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9

Paraphrasing from Fundamentals of Beer and Hop Chemistry (text below), 2/3 of the hop bitterness in wort has a half-life in excess of 5 years, and the remaining 1/3 as a half-life of 1 year. From that, I've made a table showing the amount remaining over time. The total column shows the percentage of bitterness compared to the total at the start: months ...


8

You want a blue flame, and one that is not pushed away from the burner. Propane can burn when the ratio of propane to air is in the range 2.2-9.6%. Within this range lies the ideal ratio where fuel to air are properly balanced and the fuel burns with a blue flame and the flame temperature is at it's hottest - 3600F/1990C. The blue flame is characteristic of ...


7

I have half a blog post in my head about the six -ations of the boil. Here's a sample. Also listen to this episode of Brew Strong for a lot of good information. In general, shoot for an 8 — 12% evaporation rate. Evaporation The most obvious one. The more water you drive off, the more concentrated your wort will turn out. This has the effect of ...


7

I would maybe add your hottest pepper to the boil. That way you aren't adding alot of vegetal matter to the boil. Sort if like using a high alpha hop. Then, I'd make a relish or mash of your less intense peppers and add that in secondary. Sort of like dry hopping. I would also consider serving this beer out of some poblanos if you can find some big ...


7

As alcohol levels rise in a beer, eventually you can taste it. There is just no way around that part. However as a brewer you do have control over some of the less desirable tasting higher order (molecularly complex) alcohols. The best way to control the levels of these types of flavors is to pitch plenty of yeast, ferment on the cooler side (that also ...


7

I am a very big fan of pressurized fermentation. The benefits I see, in rough order of the value I place on them: 1) Pressurized ferments streamline my process tremendously. This is the big one. Once my wort is chilled, I transfer to a regular corny keg (just under 5 gallons). I keep the fermentation at 5 psi until it starts slowing down, and then I cap to ...


6

I've always just added chilies straight to the secondary. I've always used roasted anaheim peppers that i just toss into secondary, and never had any problems with infection or anything. They don't add a lot of heat though, if that's what your looking for. Then again, they're really mild. They contributed some incredible flavor though. I did about 5 ...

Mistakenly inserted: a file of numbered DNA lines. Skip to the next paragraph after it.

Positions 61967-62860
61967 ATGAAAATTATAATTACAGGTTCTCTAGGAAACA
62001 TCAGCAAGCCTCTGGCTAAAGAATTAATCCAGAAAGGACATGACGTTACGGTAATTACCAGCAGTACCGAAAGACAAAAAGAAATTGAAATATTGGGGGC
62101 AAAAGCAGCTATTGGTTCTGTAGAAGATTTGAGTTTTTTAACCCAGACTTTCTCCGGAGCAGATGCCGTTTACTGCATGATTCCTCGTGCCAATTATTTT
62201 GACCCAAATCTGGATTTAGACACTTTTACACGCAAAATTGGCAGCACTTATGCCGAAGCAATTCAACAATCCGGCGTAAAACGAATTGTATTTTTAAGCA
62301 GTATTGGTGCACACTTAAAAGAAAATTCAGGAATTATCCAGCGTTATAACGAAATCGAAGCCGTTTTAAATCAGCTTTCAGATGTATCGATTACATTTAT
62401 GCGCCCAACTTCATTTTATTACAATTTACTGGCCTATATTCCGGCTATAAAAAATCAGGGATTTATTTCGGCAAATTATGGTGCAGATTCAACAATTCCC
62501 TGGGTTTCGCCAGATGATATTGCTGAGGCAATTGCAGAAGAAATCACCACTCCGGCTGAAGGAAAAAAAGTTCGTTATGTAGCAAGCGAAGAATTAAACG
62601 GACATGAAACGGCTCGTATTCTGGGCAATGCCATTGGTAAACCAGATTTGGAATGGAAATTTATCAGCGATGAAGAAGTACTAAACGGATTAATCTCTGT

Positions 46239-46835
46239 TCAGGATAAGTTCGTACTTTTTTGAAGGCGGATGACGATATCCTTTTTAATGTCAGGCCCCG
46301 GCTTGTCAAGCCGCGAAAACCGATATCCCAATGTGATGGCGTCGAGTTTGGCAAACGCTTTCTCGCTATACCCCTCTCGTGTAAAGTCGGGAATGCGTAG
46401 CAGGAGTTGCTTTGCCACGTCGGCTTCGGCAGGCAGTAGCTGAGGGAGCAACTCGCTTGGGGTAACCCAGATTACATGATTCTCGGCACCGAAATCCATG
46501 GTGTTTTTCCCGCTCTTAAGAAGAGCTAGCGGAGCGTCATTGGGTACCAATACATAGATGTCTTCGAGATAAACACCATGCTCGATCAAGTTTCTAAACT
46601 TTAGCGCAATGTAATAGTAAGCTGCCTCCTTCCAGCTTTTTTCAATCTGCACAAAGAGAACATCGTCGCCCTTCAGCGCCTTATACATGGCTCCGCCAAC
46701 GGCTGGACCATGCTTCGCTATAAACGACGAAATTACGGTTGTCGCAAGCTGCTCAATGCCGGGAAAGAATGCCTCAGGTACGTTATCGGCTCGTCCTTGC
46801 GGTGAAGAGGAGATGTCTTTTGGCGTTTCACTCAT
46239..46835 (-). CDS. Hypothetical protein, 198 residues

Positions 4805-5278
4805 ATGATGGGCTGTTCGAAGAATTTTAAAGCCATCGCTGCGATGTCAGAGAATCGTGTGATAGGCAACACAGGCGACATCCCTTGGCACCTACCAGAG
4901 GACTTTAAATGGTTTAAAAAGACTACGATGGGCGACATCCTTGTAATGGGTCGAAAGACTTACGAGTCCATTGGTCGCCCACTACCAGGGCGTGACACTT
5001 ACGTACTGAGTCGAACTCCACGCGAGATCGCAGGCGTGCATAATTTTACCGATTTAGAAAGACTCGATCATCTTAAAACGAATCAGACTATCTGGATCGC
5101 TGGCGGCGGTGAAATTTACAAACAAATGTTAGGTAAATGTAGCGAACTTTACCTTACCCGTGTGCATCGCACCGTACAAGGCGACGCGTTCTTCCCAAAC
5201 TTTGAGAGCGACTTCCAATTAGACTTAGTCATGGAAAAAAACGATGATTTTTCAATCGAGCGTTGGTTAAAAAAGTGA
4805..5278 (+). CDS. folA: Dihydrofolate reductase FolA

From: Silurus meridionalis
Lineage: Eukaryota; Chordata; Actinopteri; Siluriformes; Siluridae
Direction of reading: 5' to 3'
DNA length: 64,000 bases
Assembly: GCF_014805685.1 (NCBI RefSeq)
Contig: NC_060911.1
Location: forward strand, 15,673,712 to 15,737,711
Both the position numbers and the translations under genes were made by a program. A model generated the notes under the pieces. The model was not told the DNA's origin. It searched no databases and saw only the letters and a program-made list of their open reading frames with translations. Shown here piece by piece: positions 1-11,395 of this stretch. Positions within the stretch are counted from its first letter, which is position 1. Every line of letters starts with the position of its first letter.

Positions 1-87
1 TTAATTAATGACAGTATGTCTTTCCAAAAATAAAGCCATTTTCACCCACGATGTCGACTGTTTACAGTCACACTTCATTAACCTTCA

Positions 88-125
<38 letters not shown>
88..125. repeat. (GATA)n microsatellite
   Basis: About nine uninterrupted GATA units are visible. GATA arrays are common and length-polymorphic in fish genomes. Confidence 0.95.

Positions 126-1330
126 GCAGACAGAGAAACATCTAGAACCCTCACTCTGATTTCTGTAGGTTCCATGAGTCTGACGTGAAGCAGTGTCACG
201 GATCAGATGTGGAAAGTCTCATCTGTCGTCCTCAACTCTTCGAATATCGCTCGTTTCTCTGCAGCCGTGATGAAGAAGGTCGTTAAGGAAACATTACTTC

6

If the only purpose for the pump is draining the boil kettle, it might be wise to avoid the complexity (and one more thing to clean), because gravity will certainly work to transfer your wort to the fermentation vessel. You may find that there is an incomplete transfer of wort. The volume depends on how far the ball valve is from the bottom of the kettle ...


5

I go back and forth between a 10 gallon rectangular cooler with a bazooka screen and a 5 gallon cylindrical Igloo cooler with a false bottom. The igloo is the way to go if your kitchen is really tiny, in my opinion, as it has a much smaller footprint. I've also heard of people mashing in a pot and putting it in the oven to maintain temperature. Never tried ...


5

Taylor's partial boil answer is a good one, particularly if you are limited to the typical small-sized electric stove found in most apartments. Another issue with boiling wort in an apartment is excessive humidity, and more problematic, the smell drifting into your neighbor's loft. But if you want to do a full boil, there is an alternative: go outside! ...


5

Session beers, and slight over pitching is how I've made it happen. Keep your gravities to 1.040 or less and pitch two packs of yeast in general. English Ales definately are a good choice because the yeasts tend to flocc out really well, so you get clearly beer sooner. Where are American Ale yeasts tend to take a litte more time to clear out.


5

For the fastest beer, the style choice is the main thing. The beers mentioned before work very well, but if you want to be drinking in one week, how about a Belgian Wit, German Weizen, or American Hefeweizen. All these beers are meant to have yeast still in them, so clarity is not an issue, and the bready flavors and aromas true to the styles are most ...


5

I don't take readings throughout fermentation but some people do. There is an increased risk in collecting samples, but if your sanitation practices are good, the risk is low. I don't recommend dropping the hydrometer in. It will hard to find among the krausen, will be very difficult to read accurately, and the reading will be slightly off due to co2 that ...


5

A RIMS (Recirculating Infusion Mash System) passes the wort directly over a heating element to achieve temp changes. A HERMS (Heat Exchange Recirculating Mash System) passes the wort through a coll submerged in water to do the same thing. Although temp steps may be a bit slower, you don't have the risk of scorching that you do in a RIMS. Probably 90+% of ...


4

I've learned that you just can't rush big beers. Anything with an ABV over 5% or so and you'll have to wait a while. Keeps the beer small, like in the 4% range, and it should be drinkable in a few weeks. Similarly, if you have any kind of additions that might impart off flavors early that mellow with time, you can't rush those. You can rush a simple ...